On the shoreline itself are the sand dunes, created by the interaction of land, waves, and wind. Dominating the fore dune, or that nearest the ocean, and anchoring it are sea oats (Uniola paniculata). These beautiful grasses, with waving heads virtually symbolize the coast, are protected by law in most coastal communities. Also common on the fore dune is the marsh elder (Iva imbricata), and on the dune’s protected backslope are the pennywort (Hydrocotyle bonariensis) and sandspurs (Cenchrus tribuloides), the latter making barefoot walks to the beach so painful. In the depression behind the fore dune is an area protected from the salt spray; here we find yaupon (Ilex vomitoria), wax myrtle, dwarfed live oak, Spanish bayonet (yucca aloifolia) and other plants. The secondary dunes, though somewhat protected by the fore dune, have a similar arrangement of vegetation.
Section 4: Procedures
- South Carolina Regions Map
- Topographic map of South Carolina (optional)
- South Carolina Region Research
- South Carolina Research Datasheet
- South Carolina Research Datasheet Answer Key
- Blank South Carolina Map
- Various materials to represent each geographic region. Suggestions for materials to use for each region:
- Mountains: Medium-sized rocks, rocks that would be used in a fish tank are best (to represent the high elevation and rocky terrain of the Mountain region)
- Piedmont: Clay, shaped into hills, with small pieces of cat litter placed on top (to represent the rolling hills and clay soils of the Piedmont region)
- Sandhills: Large grain sand or rice (to represent the sandy soils of the Sandhills)
- Coastal Plain: Small grain sand or grits (to represent the flat land of the Coastal Plain region). Can use both and separate the inner and outer Coastal Plain
- Coast: Cornstarch and salt mixture (to represent the sandy beach and the saltwater of the ocean)
- Small cups – it’s easiest to put each of the materials in small cups at a group of desks
- Paperboard (optional, but helps keep map from bending)
- Powerpoint of step by step directions (Provided by Education Leadership Partner, Tammy Cannada)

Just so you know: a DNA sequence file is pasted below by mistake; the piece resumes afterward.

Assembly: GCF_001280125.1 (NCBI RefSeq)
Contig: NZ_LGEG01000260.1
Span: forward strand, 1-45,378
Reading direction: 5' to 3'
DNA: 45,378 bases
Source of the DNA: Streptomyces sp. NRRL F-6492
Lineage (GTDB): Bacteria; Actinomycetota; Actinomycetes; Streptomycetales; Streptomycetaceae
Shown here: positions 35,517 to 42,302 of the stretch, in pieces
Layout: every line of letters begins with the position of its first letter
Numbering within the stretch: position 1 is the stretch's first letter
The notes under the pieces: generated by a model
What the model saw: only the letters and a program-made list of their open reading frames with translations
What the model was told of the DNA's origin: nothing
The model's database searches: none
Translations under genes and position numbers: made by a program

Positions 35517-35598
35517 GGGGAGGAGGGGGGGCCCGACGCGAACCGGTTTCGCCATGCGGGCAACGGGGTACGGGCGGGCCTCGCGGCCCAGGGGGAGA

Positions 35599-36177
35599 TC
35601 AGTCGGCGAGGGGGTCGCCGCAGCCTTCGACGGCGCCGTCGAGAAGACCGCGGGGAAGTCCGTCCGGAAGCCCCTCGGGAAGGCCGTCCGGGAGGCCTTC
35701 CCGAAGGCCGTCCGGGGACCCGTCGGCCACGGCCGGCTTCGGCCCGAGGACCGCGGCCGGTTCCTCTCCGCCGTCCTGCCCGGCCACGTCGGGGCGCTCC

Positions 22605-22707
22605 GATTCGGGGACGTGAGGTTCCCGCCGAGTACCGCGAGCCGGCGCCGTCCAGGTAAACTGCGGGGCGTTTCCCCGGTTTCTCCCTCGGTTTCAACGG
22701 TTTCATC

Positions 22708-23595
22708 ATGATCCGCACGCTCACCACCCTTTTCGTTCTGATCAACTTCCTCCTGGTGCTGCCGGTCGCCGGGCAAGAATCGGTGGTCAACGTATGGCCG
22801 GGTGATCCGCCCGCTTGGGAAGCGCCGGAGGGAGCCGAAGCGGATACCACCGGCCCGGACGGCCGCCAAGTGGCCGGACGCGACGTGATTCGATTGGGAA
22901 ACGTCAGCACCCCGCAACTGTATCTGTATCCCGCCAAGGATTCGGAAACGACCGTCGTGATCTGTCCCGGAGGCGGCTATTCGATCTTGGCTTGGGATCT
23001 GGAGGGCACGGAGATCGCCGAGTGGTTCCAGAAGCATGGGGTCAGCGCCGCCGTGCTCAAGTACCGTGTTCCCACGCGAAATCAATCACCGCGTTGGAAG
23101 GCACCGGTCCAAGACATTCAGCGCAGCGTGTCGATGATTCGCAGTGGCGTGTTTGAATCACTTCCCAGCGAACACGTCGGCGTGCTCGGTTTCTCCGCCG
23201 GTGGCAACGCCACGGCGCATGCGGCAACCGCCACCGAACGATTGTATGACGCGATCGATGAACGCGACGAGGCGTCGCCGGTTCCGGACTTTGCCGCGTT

- Sculpting SC Data Table poster (optional)
To aid in your directions to students use the Powerpoint provided to go step by step through the procedure. Thanks to Tammy Cannada, teacher at Mountain View Elementary and Aquarium Education Leadership Partner, for providing this Powerpoint.
1. Give each student a copy of South Carolina Region Research and Research Datasheet. Could do this individually or in groups.
2. Have students read over the first page of the Region Research to discover information on the physical characteristics (elevation, soil types, geologic history, average annual precipitation, average annual temperature) of the five geographic regions of the state (Mountains, Piedmont, Sandhills, Coastal Plain, Coast). As they find the information, they should fill in the Research Datasheet (All except last column. They’ll do that one later). Could also have the research online to find answers.
3. Go over the Research Datasheet answers as a class. If you have a poster maker, you can use the Sculpting SC Data Table Poster to go through the datasheet with the class.
4. Present each student with a blank map of South Carolina.
5. Have students draw lines on their map to separate each region. They may need to use the SC Regions Map as a reference.
6. Let them know that they are going to use different materials to make a topographic map showing the different elevations of the land throughout South Carolina. Show them a topographic map if you have one and explain how to read the map.
7. Show the students the materials they have to make their map. See if they can put the materials in order of largest to smallest.
8. Now, have each student make a 3-D topographic map that will represent some of the characteristics they have learned about each region, such as elevation and soil types. For example, large rocks are glued in the Mountain region and cornstarch/salt is glued in the Coast region to show that the Mountains have the highest elevation and the Coast has the lowest elevation. The students’ maps should visibly show through the materials they select for each region that elevation decreases across the state as you travel from the mountains to the sea.
9. A couple hints:
- Have students begin by gluing their blank map to paperboard or some other thick sheet (cereal box, pizza box, cardboard box,…).
- Tell students to only glue one region at a time. DO NOT put glue all over the map at the beginning!
- Use the Q-tips to spread the glue throughout the region.
- Don’t use glue under the clay in the Piedmont region, just have students spread the clay in a thin layer on the paper and press firmly.
- After each material is applied, have students pour excess materials in to the trash.
10. Using the 3-D models of the state, encourage students to compare the regions based on the attributes (elevation, temperature and precipitation) that make each region unique. Discuss.
11. Next, have students read the second page of the Region Research to discover information on how the physical characteristics of each region can affect the wildlife communities that can live there. Have them fill in the rest of their Research Datasheet as they read.
12. Split the class into groups. Assign each student team a particular region and have them describe in writing the elevation, precipitation and basic geology of that region and to describe how they think these abiotic, physical factors impact which animals and plants can survive there (what type of communities are found there).
Section 5: Assessment